An Archeological Project Formulated at Brown Investigating the Back-to-Africa Movement
Discussion with a former visiting professor at brown's center for the study of race and ethnicity in America
The Brown Club in New York and the Inman Page Council invite you to a conversation on Barbadian Migration to Liberia with Professors Caree Ann Banton (University of Arkansas) and Matthew Reilly (CUNY, City College), two scholars who met and formulated this archaeological project at Brown at an event sponsored by the Center for the Study of Slavery and Justice. At the time, Professor Reilly served as a Visiting Professor at Brown's Center for the Study of Race and Ethnicity in America.
Brown Art History and Architecture Professor Itohan Osayimwese will moderate the discussion with these groundbreaking scholars. Additionally, Professor Patsy Lewis, Director, Center for Latin and Caribbean Studies, will facilitate the event. Join us to learn more about this interdisciplinary project exploring issues related to race, slavery, freedom finding, and colonialism initiated at Brown through a collaboration between an archaeologist and historian.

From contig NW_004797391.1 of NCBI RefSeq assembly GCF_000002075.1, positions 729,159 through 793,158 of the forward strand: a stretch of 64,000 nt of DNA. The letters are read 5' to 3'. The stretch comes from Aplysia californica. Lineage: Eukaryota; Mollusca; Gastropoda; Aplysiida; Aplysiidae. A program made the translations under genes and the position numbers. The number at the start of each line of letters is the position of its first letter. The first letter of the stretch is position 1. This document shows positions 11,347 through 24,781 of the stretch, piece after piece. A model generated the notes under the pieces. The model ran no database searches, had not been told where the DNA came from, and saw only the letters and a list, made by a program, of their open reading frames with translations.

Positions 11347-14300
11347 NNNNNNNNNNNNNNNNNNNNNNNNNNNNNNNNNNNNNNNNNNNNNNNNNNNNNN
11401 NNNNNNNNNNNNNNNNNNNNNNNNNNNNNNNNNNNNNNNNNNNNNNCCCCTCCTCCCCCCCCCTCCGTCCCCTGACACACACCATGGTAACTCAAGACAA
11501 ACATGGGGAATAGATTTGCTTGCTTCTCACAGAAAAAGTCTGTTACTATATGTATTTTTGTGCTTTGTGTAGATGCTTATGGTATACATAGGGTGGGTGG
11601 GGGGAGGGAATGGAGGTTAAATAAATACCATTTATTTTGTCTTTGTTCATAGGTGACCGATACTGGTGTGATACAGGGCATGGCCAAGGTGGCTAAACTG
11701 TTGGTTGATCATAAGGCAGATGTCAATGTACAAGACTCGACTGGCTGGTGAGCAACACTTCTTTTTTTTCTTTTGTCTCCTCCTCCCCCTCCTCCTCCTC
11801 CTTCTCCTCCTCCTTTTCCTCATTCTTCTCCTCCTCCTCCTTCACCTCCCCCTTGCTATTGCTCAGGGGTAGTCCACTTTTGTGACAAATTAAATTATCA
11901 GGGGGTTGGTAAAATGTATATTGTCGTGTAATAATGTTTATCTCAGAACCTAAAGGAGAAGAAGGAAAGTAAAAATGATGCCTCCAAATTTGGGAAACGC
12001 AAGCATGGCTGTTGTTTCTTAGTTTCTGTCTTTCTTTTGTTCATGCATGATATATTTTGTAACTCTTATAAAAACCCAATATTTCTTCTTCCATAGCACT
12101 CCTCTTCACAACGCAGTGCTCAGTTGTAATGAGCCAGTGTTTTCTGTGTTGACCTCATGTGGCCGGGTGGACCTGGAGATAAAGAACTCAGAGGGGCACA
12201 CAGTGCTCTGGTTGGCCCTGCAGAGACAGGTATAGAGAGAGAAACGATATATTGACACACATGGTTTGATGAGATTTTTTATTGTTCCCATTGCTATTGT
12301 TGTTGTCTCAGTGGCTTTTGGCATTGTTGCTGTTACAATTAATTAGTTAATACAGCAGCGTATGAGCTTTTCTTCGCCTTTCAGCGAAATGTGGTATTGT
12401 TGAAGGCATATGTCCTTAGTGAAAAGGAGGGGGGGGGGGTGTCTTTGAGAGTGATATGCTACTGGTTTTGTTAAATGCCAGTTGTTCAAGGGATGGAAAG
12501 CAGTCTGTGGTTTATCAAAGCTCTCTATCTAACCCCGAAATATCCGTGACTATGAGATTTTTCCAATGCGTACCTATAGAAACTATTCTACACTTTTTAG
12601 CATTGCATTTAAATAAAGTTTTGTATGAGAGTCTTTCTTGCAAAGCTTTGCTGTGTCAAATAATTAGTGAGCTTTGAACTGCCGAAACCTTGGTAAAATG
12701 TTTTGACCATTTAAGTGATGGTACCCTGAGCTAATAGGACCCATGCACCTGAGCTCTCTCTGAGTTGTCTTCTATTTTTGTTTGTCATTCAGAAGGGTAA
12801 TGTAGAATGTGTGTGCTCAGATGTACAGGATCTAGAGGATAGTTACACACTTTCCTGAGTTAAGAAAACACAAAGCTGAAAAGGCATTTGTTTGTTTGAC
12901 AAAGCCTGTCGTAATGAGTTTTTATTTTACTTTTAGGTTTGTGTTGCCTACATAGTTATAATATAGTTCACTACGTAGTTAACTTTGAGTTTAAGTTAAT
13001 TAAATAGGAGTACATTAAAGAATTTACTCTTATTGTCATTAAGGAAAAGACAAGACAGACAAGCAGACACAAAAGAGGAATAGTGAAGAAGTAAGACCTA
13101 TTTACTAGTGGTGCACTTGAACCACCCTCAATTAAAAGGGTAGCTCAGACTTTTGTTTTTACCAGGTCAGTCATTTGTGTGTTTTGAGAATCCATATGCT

Drs. Banton and Reilly will discuss their new project in Liberia in addition to their books that inspired their current research. Dr. Banton is the author of More Auspicious Shores: Barbadian Migration to Liberia, Blackness, and the Making of an African Republic(Cambridge University Press, 2019). Dr. Reilly is the author of Archaeology below the Cliff: Race, Class, and Redlegs in Barbadian Sugar Society (University of Alabama Press, 2019).
Caree Ann Marie Banton is an Associate Professor of History and African and African American Studies in the J. William Fulbright College of Arts & Science at the University of Arkansas. She specializes in issues of race, the African Diaspora, abolitionism, post-emancipation, and colonization in the long 19th century.
Itohan Osayimwese is Associate Professor of the History of Art & Architecture at Brown University. Her research engages with theories of modernity, postcoloniality, and globalization to analyze modern architecture, urbanism, and visual culture in late nineteenth and early twentieth-century Germany, East and West Africa, and the Caribbean.
Matthew C. Reilly is an Assistant Professor of Anthropology, Gender Studies, and International Studies at the City College of New York and the CUNY Graduate Center. His archaeological research explores issues of race, colonialism, slavery, and freedom in the Caribbean and West Africa.
Please send any questions regarding the event and/or specific questions for the speakers to: email@example.com